Ever wondered why diamonds are the go-to stone for engagement rings? Why is it always down to what kind of diamond can be afforded and not so much whether it should be a diamond or not?
As we know, the Romans swapped simple betrothal rings of iron. In later periods they switched over to gold. This then picked up a lot more in the 12th century when the church pushed the engagement period and the ring agenda.
In the late 19th century, some American women received thimbles as engagement rings that they would then cut and wear as rings.
But what happened between then and now – more particularly in the 20th century, for diamonds to get into the scene?
Why it is so ingrained in our minds to pop the question with a rock for her finger?
What is it about diamonds and the history surrounding them that makes them the textbook answer to the age-old engagement ring question?
Well the folks at Mental Floss were gracious enough tackle this question.
We may think of the diamond engagement ring as a time-honored tradition, honestly- it’s really just the interesting result of a brilliant marketing plan De Beers rolled out in the late 1930s.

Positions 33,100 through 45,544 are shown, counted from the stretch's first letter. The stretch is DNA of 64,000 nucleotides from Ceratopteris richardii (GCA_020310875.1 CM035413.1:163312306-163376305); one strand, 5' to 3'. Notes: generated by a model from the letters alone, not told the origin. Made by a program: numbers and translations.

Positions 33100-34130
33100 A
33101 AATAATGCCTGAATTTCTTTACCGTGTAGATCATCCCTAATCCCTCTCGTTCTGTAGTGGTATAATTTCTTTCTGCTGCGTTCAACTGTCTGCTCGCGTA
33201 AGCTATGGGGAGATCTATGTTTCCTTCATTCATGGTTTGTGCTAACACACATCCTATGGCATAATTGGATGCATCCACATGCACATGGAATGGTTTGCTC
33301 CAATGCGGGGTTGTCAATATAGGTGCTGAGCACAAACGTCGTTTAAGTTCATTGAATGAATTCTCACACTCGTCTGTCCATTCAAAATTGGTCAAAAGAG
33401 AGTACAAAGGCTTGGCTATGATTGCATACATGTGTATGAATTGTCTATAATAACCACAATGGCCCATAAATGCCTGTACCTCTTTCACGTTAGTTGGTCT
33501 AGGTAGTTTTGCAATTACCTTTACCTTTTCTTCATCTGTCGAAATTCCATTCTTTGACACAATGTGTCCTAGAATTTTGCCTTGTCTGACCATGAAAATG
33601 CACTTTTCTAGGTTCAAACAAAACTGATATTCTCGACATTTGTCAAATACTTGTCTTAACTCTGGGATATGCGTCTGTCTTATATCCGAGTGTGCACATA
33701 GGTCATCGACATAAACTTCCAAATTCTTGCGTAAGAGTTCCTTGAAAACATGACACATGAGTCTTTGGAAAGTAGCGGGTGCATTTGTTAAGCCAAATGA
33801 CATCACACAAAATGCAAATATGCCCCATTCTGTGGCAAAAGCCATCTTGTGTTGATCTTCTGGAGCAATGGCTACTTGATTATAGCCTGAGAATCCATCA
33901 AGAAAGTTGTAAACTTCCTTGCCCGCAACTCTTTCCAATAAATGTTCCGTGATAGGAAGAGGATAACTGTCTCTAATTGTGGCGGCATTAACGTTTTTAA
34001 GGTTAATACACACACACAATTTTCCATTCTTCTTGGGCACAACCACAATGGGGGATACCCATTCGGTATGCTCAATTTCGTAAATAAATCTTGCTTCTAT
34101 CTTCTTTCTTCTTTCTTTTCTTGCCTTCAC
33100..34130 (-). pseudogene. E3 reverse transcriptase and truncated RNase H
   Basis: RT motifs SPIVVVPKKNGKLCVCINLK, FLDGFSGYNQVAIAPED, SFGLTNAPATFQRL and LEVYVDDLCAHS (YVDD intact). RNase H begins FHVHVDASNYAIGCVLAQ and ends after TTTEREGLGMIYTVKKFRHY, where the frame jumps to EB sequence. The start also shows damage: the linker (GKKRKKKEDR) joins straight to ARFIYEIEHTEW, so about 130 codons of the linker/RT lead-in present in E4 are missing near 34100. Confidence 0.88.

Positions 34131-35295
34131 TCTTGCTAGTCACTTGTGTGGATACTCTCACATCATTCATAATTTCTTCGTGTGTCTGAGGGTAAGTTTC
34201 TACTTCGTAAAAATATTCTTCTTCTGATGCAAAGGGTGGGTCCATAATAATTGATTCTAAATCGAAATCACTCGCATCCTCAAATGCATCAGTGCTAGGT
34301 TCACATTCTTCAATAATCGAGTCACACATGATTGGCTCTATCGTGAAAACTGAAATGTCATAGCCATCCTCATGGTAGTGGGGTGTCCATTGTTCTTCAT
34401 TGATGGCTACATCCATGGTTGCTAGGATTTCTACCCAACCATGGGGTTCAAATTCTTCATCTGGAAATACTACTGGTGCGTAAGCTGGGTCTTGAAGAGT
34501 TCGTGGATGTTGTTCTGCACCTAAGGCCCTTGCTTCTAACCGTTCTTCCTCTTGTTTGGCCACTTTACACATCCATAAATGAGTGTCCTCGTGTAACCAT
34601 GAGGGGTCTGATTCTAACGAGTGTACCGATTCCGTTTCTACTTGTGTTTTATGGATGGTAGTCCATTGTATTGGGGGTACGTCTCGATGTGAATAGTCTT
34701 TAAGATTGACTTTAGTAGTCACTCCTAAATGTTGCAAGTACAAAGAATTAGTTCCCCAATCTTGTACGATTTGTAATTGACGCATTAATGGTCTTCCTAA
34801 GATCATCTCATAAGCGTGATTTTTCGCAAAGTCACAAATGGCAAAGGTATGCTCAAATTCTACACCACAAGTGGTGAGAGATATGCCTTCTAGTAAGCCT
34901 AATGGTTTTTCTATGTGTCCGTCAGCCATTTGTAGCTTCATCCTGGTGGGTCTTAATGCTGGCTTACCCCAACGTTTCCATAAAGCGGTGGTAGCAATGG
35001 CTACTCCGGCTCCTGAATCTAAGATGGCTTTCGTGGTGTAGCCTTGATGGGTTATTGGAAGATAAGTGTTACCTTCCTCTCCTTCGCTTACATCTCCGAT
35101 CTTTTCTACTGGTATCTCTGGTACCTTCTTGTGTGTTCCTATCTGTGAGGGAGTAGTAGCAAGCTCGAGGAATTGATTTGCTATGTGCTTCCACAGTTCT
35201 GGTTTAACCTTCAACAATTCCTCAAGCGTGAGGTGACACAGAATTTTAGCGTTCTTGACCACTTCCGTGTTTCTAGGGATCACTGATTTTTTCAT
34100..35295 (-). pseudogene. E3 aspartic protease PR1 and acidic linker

In 1938, De Beers’ execs were in a bit of a tight spot. Diamond demand and prices had been on a slow decline since 1919, and the tanking economy had led consumers to favor more modest rings that included intricate metalwork rather than gems. The cartel needed to tap into a new market to jumpstart its revenues. De Beers approached New York ad agency N.W. Ayer for help convincing Americans that they desperately needed diamonds.
The agency’s campaign was undoubtedly one of the most effective of all time. N.W. Ayer embarked on a multi-pronged attack that completely overhauled Americans’ view of diamonds. The agency got Hollywood’s biggest stars to wear diamonds and encouraged leading fashion designers to talk up diamond rings as an emerging trend. The plan worked beautifully; in the first three years of the campaign American diamond sales shot up by over 50 percent. Read more…
Even with such great results, the De Beers-N.W. Ayer partnership was yet to drop another magic spell. In 1947, Ayer copywriter Frances Gerety penned the slogan “A Diamond is Forever.” A line so catchy and effective that De Beers is still using it almost 70 years later.
The slogan helped sell the diamond as an enduring, unbreakable symbol of love, and the sales of diamond engagement rings shot through the roof. Within 20 years, 80 percent of American brides were proudly showing off their rocks. The rest is clearly history.
As the demand for rings has shot up, the stakes have increased. In 2010, online diamond retailer Blue Nile rolled out a ring-buying app, and moved a $250,000 ring to an iPad user.
So how’s that for diamond ring history 101?